Chuck's guitar was always in tune when I heard him. His fingers weren't always in the right place of the fretboard though!

But seriously, I'm the first one to admit that Chuck shouldn't have been on-stage when he appeared all confused, it was a troubling sight. But saying someone shouldn't be on stage because their voice isn't as powerful as it used to be, or they're a certain age, or they're in a wheelchair, is a bit hard to agree with.
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Re: R.I.P. Fats Domino!

Postby wolfgangguhl » Sat Oct 28, 2017 7:56 pm

There is something charming about the thought to carry on for as a long as you can. To me the definition of the ultimate musician is where he becomes one with the music through youth and beauty, but also through trouble and pain reflecting what is life:

There hung pictures of youth and of beauty
Of old age and a blushing young bride
They all hung on the wall but the saddest of all
Are the pictures from life's other side

Just a picture from life's other side
Someone has fell by the way
A life has gone out with the tide
That might have been happy some day
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Re: R.I.P. Fats Domino!

Postby wolfgangguhl » Sat Oct 28, 2017 8:23 pm

And that's the reason why Fats while he is in my Top 5 is not No. 1 or 2.

The number one spot changes depending on my mood between Chuck and Jerry with Jerry probably being my all-time favourite.
Chuck => best songwriter and showman
Jerry => best musician and all-around human being
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Re: R.I.P. Fats Domino!

Postby wolfgangguhl » Mon Oct 30, 2017 4:19 pm

By Jon Cleary (as originally posted on Facebook):

Fats used to sit on his porch, about fifteen or twenty blocks from my front door, and wave back to local fans as they drove home from the grocery store. His house, modern and stylish in the early sixties, still stands out like a run down birthday cake on a tray of old vegetables, and when the levee broke and the neighborhood drowned he was taken away in a helicopter from the streets he’d grown up in to a suburb a way away from the city.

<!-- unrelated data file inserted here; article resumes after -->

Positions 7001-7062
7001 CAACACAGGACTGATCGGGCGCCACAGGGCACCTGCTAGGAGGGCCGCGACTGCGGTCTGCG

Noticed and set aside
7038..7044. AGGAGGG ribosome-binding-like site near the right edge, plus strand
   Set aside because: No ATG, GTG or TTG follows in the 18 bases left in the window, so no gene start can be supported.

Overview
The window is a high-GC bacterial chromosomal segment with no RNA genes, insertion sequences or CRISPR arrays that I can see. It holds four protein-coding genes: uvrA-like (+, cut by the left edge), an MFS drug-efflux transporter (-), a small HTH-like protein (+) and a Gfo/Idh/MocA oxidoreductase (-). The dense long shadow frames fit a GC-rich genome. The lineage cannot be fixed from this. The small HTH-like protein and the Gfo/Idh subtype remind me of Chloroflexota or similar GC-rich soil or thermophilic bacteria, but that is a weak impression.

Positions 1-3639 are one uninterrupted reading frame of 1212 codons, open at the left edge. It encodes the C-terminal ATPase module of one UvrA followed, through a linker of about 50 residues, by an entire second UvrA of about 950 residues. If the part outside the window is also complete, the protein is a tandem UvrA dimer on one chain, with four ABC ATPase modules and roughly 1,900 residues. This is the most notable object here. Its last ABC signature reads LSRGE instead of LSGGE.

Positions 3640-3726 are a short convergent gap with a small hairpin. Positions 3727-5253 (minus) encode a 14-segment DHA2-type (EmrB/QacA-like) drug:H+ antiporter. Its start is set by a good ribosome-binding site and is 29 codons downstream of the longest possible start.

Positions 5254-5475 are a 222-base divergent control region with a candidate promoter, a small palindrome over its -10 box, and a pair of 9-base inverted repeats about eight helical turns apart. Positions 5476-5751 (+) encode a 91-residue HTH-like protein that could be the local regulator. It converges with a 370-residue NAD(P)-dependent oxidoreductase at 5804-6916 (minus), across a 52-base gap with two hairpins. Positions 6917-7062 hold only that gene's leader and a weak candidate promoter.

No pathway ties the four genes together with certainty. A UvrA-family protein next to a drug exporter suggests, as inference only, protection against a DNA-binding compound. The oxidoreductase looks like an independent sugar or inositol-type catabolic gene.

The first time I visited him in his new place we had to punch in a combination for an electric gate to swing silently into a private world of empty neat streets and manicured lawns. This was a long way from the old and funky New Orleans 9th ward. These neighbors were politicians and lawyers, not musicians, gangsters and plumbers, a long way from the funk on the other side of the Mississippi river.
His memory was failing and he’d stopped gigging when he started to forget his song lyrics. ‘Is little Booker still living’? he asked me and seemed confused when I answered, as gently as I could, that no, James Booker died nearly thirty years ago. His eyes misted over and he seemed to focus on a distant time somewhere in the past. He thought for a second, looked back at me, and asked ‘Is little Booker still living?’ and when I gave him the same answer he was obviously lost.
After the storm, a piano company from Arkansas had given him a new baby grand, but his daughter said he rarely went near it. Through neglect it had become a bit plunky and a little out of tune but I squeezed a few bars of a blues out of it and from the other side of the room I could see Fats look up with a curious expression. It was as if, for him, everything in the periphery had been shunted to the side and someone had flicked on a switch.
He came over, a bit cautious at first, leant on the right side of the piano looking concerned and then, at a flourish smiled and edged round a little closer. By the second chorus he was reaching out to the keyboard, tentatively testing the water, and then he set his beer on top and moved around so that he could join in properly and started playing some octave runs that were the hippest licks I think I’d ever heard him play. I mean, really good! The man was in his mid-eighties with his head somewhere in the clouds but for a minute there his touch was as light and dextrous as it had probably been back in the fifties when he’d tear up the keys at the club Desire. Fats Domino was getting down.
We brought it to a close, laughed and patted each other on the back and as he stepped away to sit down again the light in his eyes seemed to dim a little.
As we stood in the door way to say our goodbyes he turned to me and asked ‘Is li’l Booker still living’?